Radio 1190: Mikey Goldenberg on doing a pledge drive that's not annoying
Radio 1190, CU Boulder's campus radio station (and winner of at least ten Best of Denver awards since its 1990s launch), is in the midst of a pledge drive that runs through Friday. But Mikey Goldenberg, who's overseeing his first major drive since becoming the outlet's general manager last fall, thinks those who tune in will actually enjoy it, since the station is eschewing most of the elements that make standard begathons so irritating.
"We're keeping the programming going," Goldenberg says, "not stopping everything and begging for money. We don't want to turn people off and turn them away from the radio. The fundraising and the gifts are important, but we don't want people to get tired of us asking for their support. We want to give them insight into what it is we're trying to do, but at the same time provide them with what they love when they turn on Radio 1190 -- music, news, specialty shows."
This mix is very different from the one Goldenberg oversaw at his previous job, as a morning-show producer at Alice/105.9 FM. In that gig, he focused on creating comedy and conversation intended to appeal to the station's female-skewing demographic. Not so at Radio 1190.
"We're student-run, and our board is made up of students and professionals who are directly involved in the station itself," he notes. "So we're not necessarily catering to advertisers, and we don't have to have one specific sound and a specific programming content. We can be much more freeform and cater to a vast demographic, which is why we have so many listeners in Denver. We have something for everybody who loves music, be it hip-hop, punk, pop. We have a funk show on the weekends, a New Orleans show on Sunday mornings, a rockabilly show and a lot of great indie-rock. We do hit music that people know and love, but we also try to give them something a little deeper than what normal mainstream radio plays for them."
Although Radio 1190 is an official CU Boulder entity, the station must raise a significant amount of cash each year to keep the lights on -- and in some ways, fulfilling the mission this year will be even more challenging. In addition to the still struggling economy, the outlet faces a new quasi-competitor in Open Air, an indie-rock-based Colorado Public Radio station run by Radio 1190's former general manager, Mike Flanagan, and featuring several alums from the college signal as on-air talent. And to add to the level of difficulty, Open Air's own pledge drive, held in conjunction with other CPR affiliates, took place only about six weeks ago.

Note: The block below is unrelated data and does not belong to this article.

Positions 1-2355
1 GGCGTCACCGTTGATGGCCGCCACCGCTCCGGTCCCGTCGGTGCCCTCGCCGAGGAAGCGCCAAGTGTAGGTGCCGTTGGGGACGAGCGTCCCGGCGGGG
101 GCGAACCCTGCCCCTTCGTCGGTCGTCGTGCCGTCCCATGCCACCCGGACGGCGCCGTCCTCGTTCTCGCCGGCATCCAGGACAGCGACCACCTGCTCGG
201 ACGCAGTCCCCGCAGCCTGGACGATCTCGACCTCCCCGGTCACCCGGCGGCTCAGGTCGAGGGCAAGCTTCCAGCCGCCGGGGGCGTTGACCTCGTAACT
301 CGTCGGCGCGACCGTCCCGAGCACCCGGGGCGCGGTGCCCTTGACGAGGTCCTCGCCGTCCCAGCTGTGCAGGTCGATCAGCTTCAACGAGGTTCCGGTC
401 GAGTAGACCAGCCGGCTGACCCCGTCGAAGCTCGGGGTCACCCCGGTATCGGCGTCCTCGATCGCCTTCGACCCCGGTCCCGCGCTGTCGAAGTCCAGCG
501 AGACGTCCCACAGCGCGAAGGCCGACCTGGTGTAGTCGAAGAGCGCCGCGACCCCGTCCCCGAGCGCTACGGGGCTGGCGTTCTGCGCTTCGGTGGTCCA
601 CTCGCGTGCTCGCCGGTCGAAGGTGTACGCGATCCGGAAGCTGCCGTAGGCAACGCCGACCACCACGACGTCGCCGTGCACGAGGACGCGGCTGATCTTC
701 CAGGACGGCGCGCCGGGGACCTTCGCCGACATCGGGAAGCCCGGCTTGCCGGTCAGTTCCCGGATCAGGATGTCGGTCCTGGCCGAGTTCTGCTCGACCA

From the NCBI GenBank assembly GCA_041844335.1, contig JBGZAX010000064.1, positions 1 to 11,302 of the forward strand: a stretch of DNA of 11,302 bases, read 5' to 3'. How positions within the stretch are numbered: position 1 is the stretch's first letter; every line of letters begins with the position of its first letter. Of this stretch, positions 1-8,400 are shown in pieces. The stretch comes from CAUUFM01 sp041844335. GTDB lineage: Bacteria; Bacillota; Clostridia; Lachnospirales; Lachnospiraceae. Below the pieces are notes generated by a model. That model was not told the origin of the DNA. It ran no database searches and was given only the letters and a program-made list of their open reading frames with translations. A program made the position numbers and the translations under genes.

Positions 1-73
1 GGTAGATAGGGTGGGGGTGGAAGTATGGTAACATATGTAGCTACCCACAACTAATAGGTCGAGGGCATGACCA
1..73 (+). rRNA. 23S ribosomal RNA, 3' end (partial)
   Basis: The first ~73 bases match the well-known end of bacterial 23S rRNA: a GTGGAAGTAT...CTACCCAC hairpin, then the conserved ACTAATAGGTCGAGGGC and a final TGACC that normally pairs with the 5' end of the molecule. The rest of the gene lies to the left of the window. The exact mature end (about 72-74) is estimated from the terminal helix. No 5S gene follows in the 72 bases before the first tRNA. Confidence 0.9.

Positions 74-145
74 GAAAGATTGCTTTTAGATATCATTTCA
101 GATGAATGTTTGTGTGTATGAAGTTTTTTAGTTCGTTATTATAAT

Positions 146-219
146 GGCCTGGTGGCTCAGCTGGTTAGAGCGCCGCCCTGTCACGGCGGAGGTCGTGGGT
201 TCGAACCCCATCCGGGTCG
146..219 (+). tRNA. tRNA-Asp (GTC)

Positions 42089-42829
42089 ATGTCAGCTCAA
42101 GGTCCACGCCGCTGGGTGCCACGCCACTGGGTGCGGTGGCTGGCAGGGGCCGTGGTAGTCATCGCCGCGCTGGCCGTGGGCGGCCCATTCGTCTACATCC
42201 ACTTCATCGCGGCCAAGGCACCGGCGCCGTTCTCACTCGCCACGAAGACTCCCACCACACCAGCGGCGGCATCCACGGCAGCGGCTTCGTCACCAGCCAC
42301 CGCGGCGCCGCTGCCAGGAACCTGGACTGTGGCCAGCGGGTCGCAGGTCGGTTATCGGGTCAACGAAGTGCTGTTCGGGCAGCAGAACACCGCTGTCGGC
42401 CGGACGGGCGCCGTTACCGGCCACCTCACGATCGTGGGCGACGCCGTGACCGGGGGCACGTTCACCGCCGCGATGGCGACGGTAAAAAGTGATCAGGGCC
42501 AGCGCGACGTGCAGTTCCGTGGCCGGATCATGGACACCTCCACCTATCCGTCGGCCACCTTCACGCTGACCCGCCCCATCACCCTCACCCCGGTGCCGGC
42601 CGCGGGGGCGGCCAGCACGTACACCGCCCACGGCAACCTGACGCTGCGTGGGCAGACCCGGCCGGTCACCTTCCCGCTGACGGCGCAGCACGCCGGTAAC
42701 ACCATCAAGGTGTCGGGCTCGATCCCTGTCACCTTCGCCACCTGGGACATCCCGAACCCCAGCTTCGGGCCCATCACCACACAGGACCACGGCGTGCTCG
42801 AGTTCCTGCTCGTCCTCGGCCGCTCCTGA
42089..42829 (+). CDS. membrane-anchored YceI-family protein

Goldenberg acknowledges that Open Air has the potential of "dipping into some of the pockets we hold. But at the same time, we have a fourteen-year head start on them and target a very niche demo with very loyal listeners. So I feel like there's enough for everybody."
How much moolah does Radio 1190 need to accumulate? In another break with standard pledge-drive procedure, Goldenberg isn't saying. In his view, "releasing a number limits us from an asking perspective. So we're taking smaller bites out of the overall total and giving hourly totals, so people can feel their money is going to contribute to what we're trying to do.
"I'm not bringing my commercial radio experience here to make the station sound more like that," he insists. "I'm trying to help 1190 change radio from our perspective. And I know we can offer so much more."
Compared with most pledge drives, the staff already is....
Follow and like the Michael Roberts/Westword Facebook page.
More from our Media archive: "Colorado Public Radio on refinancing, fund drive, launch of Open Air."
Get the This Week's Top Stories Newsletter
Every week we collect the latest news, music and arts stories — along with film and food reviews and the best things to do this week — so that you’ll never miss Westword's biggest stories.
- Reader: Landlords Are Overcharging Marijuana Businesses Because They Can
Mon., Aug. 31, 7:00pm
Thu., Sep. 3, 6:40pm
Thu., Sep. 3, 7:00pm
Thu., Sep. 3, 7:00pm
- Remembering the Denver Wax Museum and Nine More Long-Gone Local Landmarks
- Dear Mexican: Was Jimi Hendrix Part Mexican?